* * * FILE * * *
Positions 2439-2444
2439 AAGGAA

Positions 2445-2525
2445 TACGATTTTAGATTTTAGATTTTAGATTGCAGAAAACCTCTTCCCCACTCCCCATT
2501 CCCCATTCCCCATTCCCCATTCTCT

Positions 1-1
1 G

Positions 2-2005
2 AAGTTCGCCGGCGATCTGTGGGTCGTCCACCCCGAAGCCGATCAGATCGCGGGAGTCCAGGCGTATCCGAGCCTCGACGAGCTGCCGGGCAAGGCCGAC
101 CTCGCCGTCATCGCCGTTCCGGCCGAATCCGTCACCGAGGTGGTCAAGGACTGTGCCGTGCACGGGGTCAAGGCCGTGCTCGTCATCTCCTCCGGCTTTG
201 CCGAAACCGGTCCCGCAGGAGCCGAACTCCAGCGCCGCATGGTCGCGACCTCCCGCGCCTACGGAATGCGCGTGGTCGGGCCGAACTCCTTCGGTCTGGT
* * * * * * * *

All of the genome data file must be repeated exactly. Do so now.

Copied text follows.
Positions 2439-2444
2439 AAGGAA

Positions 2445-2525
2445 TACGATTTTAGATTTTAGATTTTAGATTGCAGAAAACCTCTTCCCCACTCCCCATT
2501 CCCCATTCCCCATTCCCCATTCTCT

Positions 1-1
1 G

Positions 2-2005
2 AAGTTCGCCGGCGATCTGTGGGTCGTCCACCCCGAAGCCGATCAGATCGCGGGAGTCCAGGCGTATCCGAGCCTCGACGAGCTGCCGGGCAAGGCCGAC
101 CTCGCCGTCATCGCCGTTCCGGCCGAATCCGTCACCGAGGTGGTCAAGGACTGTGCCGTGCACGGGGTCAAGGCCGTGCTCGTCATCTCCTCCGGCTTTG
201 CCGAAACCGGTCCCGCAGGAGCCGAACTCCAGCGCCGCATGGTCGCGACCTCCCGCGCCTACGGAATGCGCGTGGTCGGGCCGAACTCCTTCGGTCTGGT